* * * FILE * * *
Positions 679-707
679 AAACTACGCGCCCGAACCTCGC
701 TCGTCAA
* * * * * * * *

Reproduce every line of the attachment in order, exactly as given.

Positions 679-707
679 AAACTACGCGCCCGAACCTCGC
701 TCGTCAA